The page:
• Take advantage of free annual credit reports. Monitoring your credit report may be the only way you can see evidence of a new line of credit, loan, or credit card that has been opened in your name. When thieves take over your identity, they often redirect statements to their addresses to avoid detection. By law, you have access to one free credit report each year from Equifax, Experian, and TransUnion at www.annualcreditreport.com.
  • The three credit bureaus have marketing lists for credit cards and other offers. You can request to be removed from those lists, which limits the number of offers you receive and the volume of offers that could be stolen from your mail or trash.

Going phishing – hook, line and sinker 

Banking informationPhishing is one of the fastest growing forms of Internet fraud. It is a criminal activity that uses e-mail or instant messaging to acquire personal information, including your:

  • Social Security number
  • User IDs
  • Passwords

The concept behind phishing involves leveraging a trusted relationship between you and a familiar business in order to lure you into revealing sensitive information. An e-mail message may include text urgently asking you to "verify your account" or "confirm billing information," but actually contains malicious links to another website. Once you have clicked on the link or supplied personal information, the phisher has access to your accounts. Once the phisher has access to this information, your chances of becoming a victim of identity theft triple.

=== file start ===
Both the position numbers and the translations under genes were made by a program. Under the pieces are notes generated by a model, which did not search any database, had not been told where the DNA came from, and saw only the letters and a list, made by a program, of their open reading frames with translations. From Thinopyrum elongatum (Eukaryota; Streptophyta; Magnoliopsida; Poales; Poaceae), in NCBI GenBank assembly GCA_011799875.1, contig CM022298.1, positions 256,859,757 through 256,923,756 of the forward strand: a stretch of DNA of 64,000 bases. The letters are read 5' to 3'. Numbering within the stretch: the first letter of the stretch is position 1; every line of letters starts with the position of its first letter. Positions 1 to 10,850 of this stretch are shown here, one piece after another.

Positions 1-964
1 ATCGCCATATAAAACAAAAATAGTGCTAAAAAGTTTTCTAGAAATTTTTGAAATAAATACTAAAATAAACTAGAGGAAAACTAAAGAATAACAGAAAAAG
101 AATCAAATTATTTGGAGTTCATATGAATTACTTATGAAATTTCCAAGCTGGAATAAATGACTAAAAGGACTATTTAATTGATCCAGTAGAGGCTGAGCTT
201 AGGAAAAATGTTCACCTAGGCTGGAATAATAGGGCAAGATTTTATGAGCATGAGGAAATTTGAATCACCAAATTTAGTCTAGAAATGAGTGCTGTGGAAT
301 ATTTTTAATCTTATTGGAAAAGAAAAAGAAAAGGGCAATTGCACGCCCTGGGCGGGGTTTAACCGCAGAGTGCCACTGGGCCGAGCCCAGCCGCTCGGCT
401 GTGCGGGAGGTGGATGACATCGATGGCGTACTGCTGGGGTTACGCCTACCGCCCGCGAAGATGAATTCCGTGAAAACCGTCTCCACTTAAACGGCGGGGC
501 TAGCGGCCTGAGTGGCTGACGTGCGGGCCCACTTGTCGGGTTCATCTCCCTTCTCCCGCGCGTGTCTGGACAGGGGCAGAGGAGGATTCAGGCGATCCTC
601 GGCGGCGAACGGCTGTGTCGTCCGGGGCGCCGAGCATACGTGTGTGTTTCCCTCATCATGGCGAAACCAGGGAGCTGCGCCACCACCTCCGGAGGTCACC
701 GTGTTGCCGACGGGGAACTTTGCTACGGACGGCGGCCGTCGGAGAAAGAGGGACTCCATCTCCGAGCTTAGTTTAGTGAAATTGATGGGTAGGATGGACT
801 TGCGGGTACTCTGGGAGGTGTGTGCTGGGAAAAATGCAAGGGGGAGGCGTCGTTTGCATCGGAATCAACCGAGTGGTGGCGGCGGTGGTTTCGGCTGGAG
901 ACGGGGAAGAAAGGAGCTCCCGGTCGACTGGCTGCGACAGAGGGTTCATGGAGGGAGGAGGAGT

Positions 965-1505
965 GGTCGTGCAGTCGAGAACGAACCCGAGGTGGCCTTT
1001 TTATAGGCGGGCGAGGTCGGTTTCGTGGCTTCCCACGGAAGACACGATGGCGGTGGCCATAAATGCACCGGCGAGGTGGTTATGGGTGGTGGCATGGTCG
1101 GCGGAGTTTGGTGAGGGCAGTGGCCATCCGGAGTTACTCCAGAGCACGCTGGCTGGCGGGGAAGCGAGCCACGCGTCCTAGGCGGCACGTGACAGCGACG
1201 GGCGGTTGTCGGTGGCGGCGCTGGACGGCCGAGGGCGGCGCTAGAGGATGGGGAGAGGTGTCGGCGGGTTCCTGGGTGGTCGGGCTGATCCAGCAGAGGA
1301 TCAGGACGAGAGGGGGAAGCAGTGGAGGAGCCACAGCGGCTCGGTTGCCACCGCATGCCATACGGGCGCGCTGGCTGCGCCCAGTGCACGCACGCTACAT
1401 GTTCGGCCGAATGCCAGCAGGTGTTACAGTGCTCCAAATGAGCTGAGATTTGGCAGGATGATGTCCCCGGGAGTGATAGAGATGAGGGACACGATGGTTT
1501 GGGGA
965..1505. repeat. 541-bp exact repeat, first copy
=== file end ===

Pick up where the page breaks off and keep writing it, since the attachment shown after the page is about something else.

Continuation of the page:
We have included a link to a quiz to help you identify future phishing attempts: Take a phishing quiz (Dell SonicWALL Phishing IQ Test Copyright 2012 Dell SonicWALL, Inc.)

Tips to avoid phishing scams

  • Avoid responding to spam asking for personal information.
  • Be wary of e-mails that contain links to websites.
  • Never fill out a form in an e-mail asking for personal information.
  • Only use secure online websites for online transactions. Secure websites include a picture of a lock near the url (insert image here).
  • Promptly review bank statements and credit card statements for accuracy of charges.
  • Make sure you review your credit report on a yearly basis – if not more often.

Spam – not just meat in a can

Some spam does make it through our protective measures. You can help prevent further spread by reporting all spam. Forward the suspicious e-mail to abuse@centurylinkservices.net, which enables us to see the source (i.e., IP address) of the e-mail. With this information, we can work with Internet service providers to block the mail and take additional security precautions.


Password…is not a good password